Dark Phoenix Torches Disney’s Earnings, But Investors Can’t See the Endgame
Dark Phoenix Torches Walt Disney
The Walt Disney Co. (NYSE: DIS) is known for gobbling up franchises.
When Disney consumed both Marvel and Star Wars, there was much gnashing of teeth from both respective fanbases.
But the results have been stellar … if you ignore Solo: A Star Wars Story. (Seriously, you had plenty of good source material; how do you screw that up?)
X-Men fans are hoping Disney will do the same for their ailing franchise. How bad is X-Men doing? Dark Phoenix, the final X-Men movie from Twenty-First Century Fox, torched Disney’s recent earning’s report.
Disney reported third-quarter earnings of $1.35 per share on revenue of $20.24 billion. Analysts expected earnings of $1.76 on sales of $21.68 billion. Ouch.
Studio Entertainment revenue was the biggest drag. Despite Avengers: Endgame raking in $2.79 billion at the box office, Fox’s movie unit was a major burden on sales.
Dark Phoenix wasn’t solely responsible for the miss. I mean, Fox had other stellar movies, such as Stuber and The Kid Who Would be King — you all saw those, right? Oscar quality, all of them.
Disney’s earnings miss was also partly caused by increased direct-to-consumer spending — i.e., online streaming. The company is ramping up Disney+ and ESPN+ and doled out millions to acquire the rest of Hulu from Comcast. As a result, operating losses jumped to $553 million.
These were not the results investors were looking for. But should you really move along?
Dark Phoenix was the latest in a long string of really bad X-Men movies. I mean really bad.
But were Star Wars and Marvel any better before Disney acquired them? Endgame and The Last Jedi are proof that much better movies are down the road for the now unified Marvel multiverse.
The big news that every investor seems to be ignoring, however, is the new Disney+ bundle. On November 12, you will be able to subscribe to Disney+, Hulu (with ads) and ESPN+ for $12.99 per month. And, if Disney is smart, it will include an ad-free Hulu bundle for only a few dollars more — less than $20 per month, preferably.
This is big trouble for Netflix Inc. (Nasdaq: NFLX) and any other major online streaming service: Disney’s impressive catalog, plus Hulu and sports for the same price as Netflix’s standard streaming plan.
So, I’m calling this quarter a blip on the radar as Disney begins putting all the pieces it acquired this year into play. It’s weird to call record profits a blip, but that’s the market we’re in right now.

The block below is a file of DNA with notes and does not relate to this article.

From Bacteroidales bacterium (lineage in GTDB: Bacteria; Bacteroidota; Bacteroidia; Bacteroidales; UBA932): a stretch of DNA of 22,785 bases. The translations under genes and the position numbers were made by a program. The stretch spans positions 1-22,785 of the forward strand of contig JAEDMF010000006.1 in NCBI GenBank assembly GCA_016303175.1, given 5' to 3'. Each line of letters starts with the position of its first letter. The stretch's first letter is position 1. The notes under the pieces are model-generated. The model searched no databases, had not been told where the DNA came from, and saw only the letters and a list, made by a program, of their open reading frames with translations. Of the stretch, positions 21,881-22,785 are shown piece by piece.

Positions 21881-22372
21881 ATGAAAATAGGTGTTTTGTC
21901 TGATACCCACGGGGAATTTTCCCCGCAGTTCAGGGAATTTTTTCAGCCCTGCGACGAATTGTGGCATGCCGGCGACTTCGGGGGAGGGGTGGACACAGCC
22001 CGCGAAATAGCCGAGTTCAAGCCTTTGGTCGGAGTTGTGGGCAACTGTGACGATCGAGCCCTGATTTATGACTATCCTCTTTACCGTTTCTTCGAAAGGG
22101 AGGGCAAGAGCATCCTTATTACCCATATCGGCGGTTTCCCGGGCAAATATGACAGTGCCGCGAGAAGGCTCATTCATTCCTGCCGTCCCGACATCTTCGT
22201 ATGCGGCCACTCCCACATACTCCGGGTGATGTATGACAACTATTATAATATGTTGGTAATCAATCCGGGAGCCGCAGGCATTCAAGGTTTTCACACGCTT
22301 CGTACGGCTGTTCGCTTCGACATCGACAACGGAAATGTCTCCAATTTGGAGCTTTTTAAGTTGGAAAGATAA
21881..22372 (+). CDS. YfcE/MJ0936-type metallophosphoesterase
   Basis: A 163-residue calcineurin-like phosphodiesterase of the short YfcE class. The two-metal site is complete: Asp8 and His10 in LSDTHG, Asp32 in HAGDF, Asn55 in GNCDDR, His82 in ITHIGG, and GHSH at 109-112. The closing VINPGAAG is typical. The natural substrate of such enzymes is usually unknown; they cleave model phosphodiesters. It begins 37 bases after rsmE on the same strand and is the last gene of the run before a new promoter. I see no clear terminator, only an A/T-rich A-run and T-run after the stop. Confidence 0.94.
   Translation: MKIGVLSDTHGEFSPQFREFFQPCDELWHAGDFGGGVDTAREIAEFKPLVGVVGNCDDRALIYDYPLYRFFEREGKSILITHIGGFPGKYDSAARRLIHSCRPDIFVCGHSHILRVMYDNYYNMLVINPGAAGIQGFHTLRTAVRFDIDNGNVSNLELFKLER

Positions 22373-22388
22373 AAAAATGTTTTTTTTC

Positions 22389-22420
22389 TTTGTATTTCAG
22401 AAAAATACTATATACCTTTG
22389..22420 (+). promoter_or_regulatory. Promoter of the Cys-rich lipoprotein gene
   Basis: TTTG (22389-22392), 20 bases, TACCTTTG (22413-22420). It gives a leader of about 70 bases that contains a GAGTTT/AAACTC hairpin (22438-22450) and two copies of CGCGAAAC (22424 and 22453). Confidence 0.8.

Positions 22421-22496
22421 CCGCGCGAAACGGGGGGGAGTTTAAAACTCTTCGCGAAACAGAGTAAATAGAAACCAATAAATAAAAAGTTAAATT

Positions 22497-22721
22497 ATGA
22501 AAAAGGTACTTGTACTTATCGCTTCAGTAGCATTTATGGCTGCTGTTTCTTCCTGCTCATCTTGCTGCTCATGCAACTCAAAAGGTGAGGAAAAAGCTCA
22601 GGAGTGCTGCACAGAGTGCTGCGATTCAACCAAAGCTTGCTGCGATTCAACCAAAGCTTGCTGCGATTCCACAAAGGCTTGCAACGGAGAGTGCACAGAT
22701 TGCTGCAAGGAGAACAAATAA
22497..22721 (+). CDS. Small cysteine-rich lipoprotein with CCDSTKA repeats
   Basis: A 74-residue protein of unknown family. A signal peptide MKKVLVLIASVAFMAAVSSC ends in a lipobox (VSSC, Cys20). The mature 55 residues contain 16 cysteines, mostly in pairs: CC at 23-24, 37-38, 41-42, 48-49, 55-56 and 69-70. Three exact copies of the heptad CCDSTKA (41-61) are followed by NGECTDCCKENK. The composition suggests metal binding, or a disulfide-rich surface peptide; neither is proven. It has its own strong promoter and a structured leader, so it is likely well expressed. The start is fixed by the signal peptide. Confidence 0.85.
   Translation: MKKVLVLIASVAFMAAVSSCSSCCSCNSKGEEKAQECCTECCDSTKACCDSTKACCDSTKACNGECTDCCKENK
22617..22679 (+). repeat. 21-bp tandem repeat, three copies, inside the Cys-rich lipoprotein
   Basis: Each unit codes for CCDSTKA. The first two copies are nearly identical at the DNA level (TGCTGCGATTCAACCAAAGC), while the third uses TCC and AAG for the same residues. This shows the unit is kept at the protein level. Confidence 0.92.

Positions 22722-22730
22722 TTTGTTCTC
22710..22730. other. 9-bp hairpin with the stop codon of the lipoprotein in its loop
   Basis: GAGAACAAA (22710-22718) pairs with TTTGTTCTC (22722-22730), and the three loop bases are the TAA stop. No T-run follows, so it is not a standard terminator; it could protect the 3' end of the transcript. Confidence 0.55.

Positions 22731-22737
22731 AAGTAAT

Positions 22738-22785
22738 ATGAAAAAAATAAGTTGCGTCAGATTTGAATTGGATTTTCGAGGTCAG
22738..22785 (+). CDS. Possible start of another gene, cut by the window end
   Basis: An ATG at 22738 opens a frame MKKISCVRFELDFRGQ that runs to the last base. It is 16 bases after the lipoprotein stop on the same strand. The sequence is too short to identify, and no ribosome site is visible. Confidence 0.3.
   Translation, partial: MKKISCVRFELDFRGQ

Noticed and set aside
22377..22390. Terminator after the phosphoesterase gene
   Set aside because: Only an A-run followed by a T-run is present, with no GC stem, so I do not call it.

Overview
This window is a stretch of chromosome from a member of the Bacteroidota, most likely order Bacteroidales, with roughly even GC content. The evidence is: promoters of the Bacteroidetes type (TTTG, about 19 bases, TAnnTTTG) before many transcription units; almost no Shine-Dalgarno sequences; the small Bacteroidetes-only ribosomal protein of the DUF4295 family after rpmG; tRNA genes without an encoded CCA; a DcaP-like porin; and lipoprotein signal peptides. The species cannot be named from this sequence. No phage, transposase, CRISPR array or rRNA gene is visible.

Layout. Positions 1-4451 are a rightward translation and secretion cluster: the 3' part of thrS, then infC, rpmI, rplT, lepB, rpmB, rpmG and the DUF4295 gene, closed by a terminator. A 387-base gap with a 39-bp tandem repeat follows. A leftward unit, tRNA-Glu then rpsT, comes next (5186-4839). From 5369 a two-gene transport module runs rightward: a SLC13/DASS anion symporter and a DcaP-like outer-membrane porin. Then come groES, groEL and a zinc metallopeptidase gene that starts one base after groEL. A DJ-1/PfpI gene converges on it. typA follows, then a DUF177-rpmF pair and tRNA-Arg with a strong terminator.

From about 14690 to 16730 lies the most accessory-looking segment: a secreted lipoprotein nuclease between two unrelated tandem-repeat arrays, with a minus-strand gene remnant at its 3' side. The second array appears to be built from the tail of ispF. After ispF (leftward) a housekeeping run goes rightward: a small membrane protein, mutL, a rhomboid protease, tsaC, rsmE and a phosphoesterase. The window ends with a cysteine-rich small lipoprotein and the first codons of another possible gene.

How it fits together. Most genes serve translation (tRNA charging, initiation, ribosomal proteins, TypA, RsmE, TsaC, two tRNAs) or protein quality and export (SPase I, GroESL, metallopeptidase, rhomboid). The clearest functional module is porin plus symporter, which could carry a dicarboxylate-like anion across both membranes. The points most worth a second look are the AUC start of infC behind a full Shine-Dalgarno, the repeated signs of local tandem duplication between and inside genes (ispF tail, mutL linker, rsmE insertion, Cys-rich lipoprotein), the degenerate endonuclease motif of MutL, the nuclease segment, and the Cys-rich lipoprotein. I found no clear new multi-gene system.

Expect DIS shares to be considerably higher this time next year.
The Good: Healthy Results
Good news came from an unlikely place this morning. Struggling CVS Health Corp. (NYSE: CVS) is struggling no more.
I mean … I don’t shop there, but apparently many of you do.
The company swung to a massive net profit of $1.49 per share from a loss of $2.52 per share last year. Adjusted earnings topped the consensus estimate by $0.20 per share, and revenue soared 35% to $63.43 billion.
The results were aided by $17.4 billion in revenue from the company’s health care unit, which acquired insurer Aetna last year.
All that is well and good, but CVS could save even more money … by using less paper and toner for its receipts. Seriously, you could wrap Egyptian mummies with just one transaction.
The Bad: Unshipping FedEx and Amazon
This morning, FedEx announced it’ll end its ground shipping relationship with the online retailer. That’s a shame, really.
They were a really cute “ship.” Amazon has packages, FedEx ships packages. It was a match made in heaven.
But FedEx no longer meets Amazon’s needs, apparently. The retailer is now shipping more of its own packages, leaving FedEx out in the cold.
“This change is consistent with our strategy to focus on the broader e-commerce market,” FedEx stated.
While the company doesn’t come right out and say it, we all know FedEx is hurting more on the inside after this breakup. But FedEx will be OK. The question remains: Can Amazon really handle all its own shipping? That remains to be seen.
FDX shares are down more than 2% on the news, while Amazon’s stock was relatively flat.
The Ugly: Bernstein Bears
OK, I can’t read “Bernstein” without thinking of those kids’ books with the bears. Anyone else? No?
Anyway, Bernstein came out with a nasty bearish note on Dropbox Inc. (Nasdaq: DBX) this morning. According to the ratings and research firm, “virtually all leading indicators of growth are negative.”
Tell us how you really feel, Bernstein analyst Zane Chrane:
“App monthly active users, daily active users, app downloads, number of app sessions, total time spent in app and Google searches have all been declining in recent quarters while these same data for major cloud vendors have been much more positive.”
That’s harsh. Chrane went on to initiate coverage on DBX at underperform with a $19 price target — 12% below yesterday’s close.
It’s been a little over a year since Dropbox’s initial public offering (IPO), and the shares have come nowhere near the IPO price since.
It just goes to show that you need a real expert for advice when it comes to IPO investing. Click here to get your own IPO expert.
Here’s another good one from Hedgeye. It’s particularly applicable to Walt Disney stock today. The company posted record profits, but they just weren’t up to “expectations.” Time for a beatdown.
Yoo-Hoo! I’ll Make You Famous
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